Three consecutive past Chief Constables of Sussex Police have all told me that Brighton is the favoured place in the UK for first division criminals to live in.  The reasons are:  Firstly it has a lot of escape routes, very important to all criminals:  It has the Channel ports, Eurotunnel, and Gatwick Airport just 25 minutes away.  London is only 50 minutes by train.  It has a major seaport on either side ““ Shoreham and Newhaven, perfect for importing drugs and exporting stolen cars, antiques and cash.  It has the largest number of antique shops in the UK ““ perfect for laundering stolen goods and cash.  For many recent years it held the title the Tourist Board do not like me mentioning: “Injecting Drug Death Capital of England”!  It has a wealthy young population combined with the largest gay community in the UK, providing a big market for recreational drugs.  It has two universities, so a big drug-taking student community.  A huge number of nightclubs and a large transient population.  Very importantly it has not been over-written by other writers.  

You have a background in film and television. Tell us about Peter James TV.

Peter James TV is my new and exciting YouTube channel.  As you mention, I have a long TV and film background and I see just how important it is as a writer, to be visible and accessible. I do numerous talks and events through the year and try to meet as many of my fans as possible.  Peter James TV helps to get in touch and connect with those, and also the many that I don’t have the chance to actually meet. I love to be able to share the research and background to my books,  and some of what I’m doing in my life:  Our menagerie of animals ““ including five alpacas and soon three emus, my motor racing, behind the scenes footage of my stage plays, along with fun book reviews in bizarre locations (like on a paddle board in the Mediterranean!).

I’m incredibly excited about the most recent addition to the channel, the AUTHORS STUDIO where I have asked over 100 authors the same ten questions (ones that I often get asked) and my viewers get a chance to “˜meet the masters’.  There are some hugely entertaining and varied answers. I am posting each week new authors, some very big names and some lesser known authors. I hope that this new “˜hub’ gives readers, published authors and aspiring authors a chance to connect and share ideas and thoughts. It is totally free to subscribe and we are regularly running competitions for subscribers to win signed books, goodie bags and even your name in a future book!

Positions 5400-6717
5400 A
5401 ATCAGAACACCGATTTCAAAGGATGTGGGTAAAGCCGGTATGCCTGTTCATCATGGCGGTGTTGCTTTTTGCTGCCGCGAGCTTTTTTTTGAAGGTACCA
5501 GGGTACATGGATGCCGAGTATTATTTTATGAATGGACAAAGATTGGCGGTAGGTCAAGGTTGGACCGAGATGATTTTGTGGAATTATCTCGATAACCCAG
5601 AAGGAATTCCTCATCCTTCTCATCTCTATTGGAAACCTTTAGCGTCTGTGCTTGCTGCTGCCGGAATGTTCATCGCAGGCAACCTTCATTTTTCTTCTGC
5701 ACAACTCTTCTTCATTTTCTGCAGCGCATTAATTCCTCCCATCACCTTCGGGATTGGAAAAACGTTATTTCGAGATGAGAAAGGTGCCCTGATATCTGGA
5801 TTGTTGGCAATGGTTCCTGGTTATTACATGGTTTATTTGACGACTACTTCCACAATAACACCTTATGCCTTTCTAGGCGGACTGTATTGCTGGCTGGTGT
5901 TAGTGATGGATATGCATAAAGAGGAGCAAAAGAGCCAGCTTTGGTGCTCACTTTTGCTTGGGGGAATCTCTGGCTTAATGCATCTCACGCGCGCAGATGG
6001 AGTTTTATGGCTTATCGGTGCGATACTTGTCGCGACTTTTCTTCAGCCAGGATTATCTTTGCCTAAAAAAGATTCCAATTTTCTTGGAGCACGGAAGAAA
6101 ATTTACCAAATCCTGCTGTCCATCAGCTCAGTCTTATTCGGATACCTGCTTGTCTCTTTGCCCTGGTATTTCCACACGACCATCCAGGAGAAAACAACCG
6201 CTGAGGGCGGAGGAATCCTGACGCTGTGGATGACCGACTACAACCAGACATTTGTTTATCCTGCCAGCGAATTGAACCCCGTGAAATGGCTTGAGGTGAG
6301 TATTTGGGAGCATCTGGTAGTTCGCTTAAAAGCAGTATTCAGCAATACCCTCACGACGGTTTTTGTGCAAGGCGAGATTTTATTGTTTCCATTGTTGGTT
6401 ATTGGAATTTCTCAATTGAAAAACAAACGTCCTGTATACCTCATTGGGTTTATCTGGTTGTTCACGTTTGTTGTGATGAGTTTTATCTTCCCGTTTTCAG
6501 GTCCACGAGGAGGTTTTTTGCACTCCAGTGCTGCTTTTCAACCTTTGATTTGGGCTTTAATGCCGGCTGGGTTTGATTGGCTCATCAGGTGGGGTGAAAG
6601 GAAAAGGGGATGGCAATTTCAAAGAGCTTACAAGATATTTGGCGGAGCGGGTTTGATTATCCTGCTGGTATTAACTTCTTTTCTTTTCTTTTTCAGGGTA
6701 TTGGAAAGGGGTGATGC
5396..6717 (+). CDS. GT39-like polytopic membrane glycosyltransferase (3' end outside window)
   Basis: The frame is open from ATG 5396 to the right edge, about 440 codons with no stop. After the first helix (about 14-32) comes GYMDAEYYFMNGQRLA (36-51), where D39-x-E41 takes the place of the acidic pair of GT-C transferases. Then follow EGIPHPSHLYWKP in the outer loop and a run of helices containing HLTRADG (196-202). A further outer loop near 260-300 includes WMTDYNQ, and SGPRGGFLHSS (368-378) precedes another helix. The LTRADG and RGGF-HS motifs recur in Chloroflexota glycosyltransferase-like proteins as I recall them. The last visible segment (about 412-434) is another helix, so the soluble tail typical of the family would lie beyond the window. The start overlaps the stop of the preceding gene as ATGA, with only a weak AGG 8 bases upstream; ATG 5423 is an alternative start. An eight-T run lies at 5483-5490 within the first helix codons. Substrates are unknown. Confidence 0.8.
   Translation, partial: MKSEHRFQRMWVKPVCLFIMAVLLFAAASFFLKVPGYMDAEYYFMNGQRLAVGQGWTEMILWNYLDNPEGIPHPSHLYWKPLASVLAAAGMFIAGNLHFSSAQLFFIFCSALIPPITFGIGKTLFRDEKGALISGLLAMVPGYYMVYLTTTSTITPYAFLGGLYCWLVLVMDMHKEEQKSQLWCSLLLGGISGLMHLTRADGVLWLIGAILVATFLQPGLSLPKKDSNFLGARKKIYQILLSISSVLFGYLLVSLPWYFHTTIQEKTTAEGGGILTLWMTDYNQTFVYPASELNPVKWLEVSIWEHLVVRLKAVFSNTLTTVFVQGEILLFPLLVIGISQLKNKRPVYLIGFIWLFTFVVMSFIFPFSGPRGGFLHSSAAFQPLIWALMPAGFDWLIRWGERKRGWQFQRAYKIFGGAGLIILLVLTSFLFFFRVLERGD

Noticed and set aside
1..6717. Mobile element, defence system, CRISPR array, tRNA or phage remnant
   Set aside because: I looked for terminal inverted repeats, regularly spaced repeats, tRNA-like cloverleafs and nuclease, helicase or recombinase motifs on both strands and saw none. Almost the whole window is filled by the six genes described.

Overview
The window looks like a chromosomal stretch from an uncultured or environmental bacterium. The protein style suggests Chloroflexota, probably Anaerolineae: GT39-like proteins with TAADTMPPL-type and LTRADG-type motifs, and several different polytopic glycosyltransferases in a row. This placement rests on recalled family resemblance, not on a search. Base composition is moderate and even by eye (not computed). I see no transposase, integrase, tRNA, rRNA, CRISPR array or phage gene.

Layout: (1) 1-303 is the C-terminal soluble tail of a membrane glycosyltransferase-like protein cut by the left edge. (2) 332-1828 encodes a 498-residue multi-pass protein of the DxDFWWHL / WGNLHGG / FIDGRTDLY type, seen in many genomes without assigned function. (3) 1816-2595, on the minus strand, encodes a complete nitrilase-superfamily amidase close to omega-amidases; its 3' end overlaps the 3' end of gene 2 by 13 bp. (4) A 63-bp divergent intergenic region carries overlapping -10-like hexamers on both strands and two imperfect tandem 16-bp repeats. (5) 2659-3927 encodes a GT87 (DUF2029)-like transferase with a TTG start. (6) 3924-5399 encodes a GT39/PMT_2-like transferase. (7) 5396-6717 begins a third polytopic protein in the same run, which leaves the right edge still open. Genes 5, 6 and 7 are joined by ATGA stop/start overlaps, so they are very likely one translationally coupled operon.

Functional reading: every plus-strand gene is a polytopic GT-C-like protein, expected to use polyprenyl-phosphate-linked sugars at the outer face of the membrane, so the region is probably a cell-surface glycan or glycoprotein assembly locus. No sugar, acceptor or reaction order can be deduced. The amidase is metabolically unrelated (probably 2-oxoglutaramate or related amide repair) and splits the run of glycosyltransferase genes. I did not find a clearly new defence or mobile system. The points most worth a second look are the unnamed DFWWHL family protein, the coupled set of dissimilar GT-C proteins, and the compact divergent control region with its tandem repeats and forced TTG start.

So, here are a few of the type of questions you ask other authors on Peter James TV. What’s your favorite book you’ve written, and why?

My favourite book I have written is probably “˜Dead Simple’ as that was the book that launched Roy Grace but also I am hugely proud of my stand alone “˜Perfect People’.

What authors or books have inspired you?

When I was 14 I read Graham Greene’s Brighton Rock and this book totally changed my life. It is quite simply the book that made me realize I wanted to be a writer the first time I read it, when I was a teenager.  It is also the inspiration behind my setting the Roy Grace series in Brighton.  

This timeless novel is both a thriller and a crime novel, although police play a small part and the story is almost entirely told through the eyes of the villains and two women who believe they can redeem them.   Greene has a way of describing characters, in just a few sentences, that makes you feel you know them inside out and have probably met them, and his sense of “place” is almost palpable.

It is for me an almost perfect novel.   It has one of the most grabbing opening lines ever written (Hale knew, within thirty minutes of arriving in Brighton, that they meant to kill him.”)  , and one of the finest last lines – very clever, very tantalizing and very, very “noir” – yet apt.  Greene captures so vividly the dark, criminal underbelly of Brighton and Hove, as relevant now as when the book was first written, and the characters are wonderful, deeply human, deeply flawed and tragic.  And yet, far more than being just an incredibly tense thriller, Greene uses the novel to explore big themes of religious faith, love and honour.”  And additionally, a bonus, It is also unique for being one of the few novels where the film adaptation is so good it complements rather than reduces the book.

Aside from Graham Greene, I’ve learned a lot from some of the great classical writers ““ in particular Thomas Hardy, Charles Dickens, and Scott Fitzgerald.  I read very broadly and very eclectically, There are some fine UK crime writers, whose work I really like, including Ian Rankin, Val McDermid, Brian McGillivray, Anne Cleeves, Stuart McBride and many others, but I tend to read more US writers.  I used to love John D Macdonald’s funky Travis McGee series, I was a great fan of Stephen King’s early novels, in particular Carrie and The Shining, and I think Ira Levin wrote two of the greatest, darkest books ever written, Rosemary’s Baby and The Boys From Brazil.  I like James Ellroy, and I love Elmore Leonard ““ he just writes the most fabulous characters.  Two of my favourite crime novels of the past decade or so are Silence Of The Lambs and Michael Connelly’s “The Lincoln Lawyer.”

Other than your own, name several books you would never part with.

All those I speak about above!

What author would you like to recommend who you think has been underappreciated?

Pierre Lemaitre I read his very haunting crime novel, “˜Alex’ a year ago.  Commandant Camille VerhÅ“ven is a wonderfully engaging detective, but what elevates this novel into one of my favourites of all time is the sheer genius of the author in twist after twist, like layers of onion skin peeling away to reveal the ultimate, and hugely satisfying, truth.

Tell us about The Reading Agency.

I hugely support the Reading Agency, which tries to raise the standard of literacy in our nation.  It’s a terribly sad statistic that the average reading age in a UK prison is currently equivalent to that of a nine-year-old child.

I give talks to help people with reading difficulties and I also give talks in prisons every year to try to encourage literacy among prisoners.


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You can order a signed copy of Love You Dead through the Web Store, or you can order Peter James’ other books.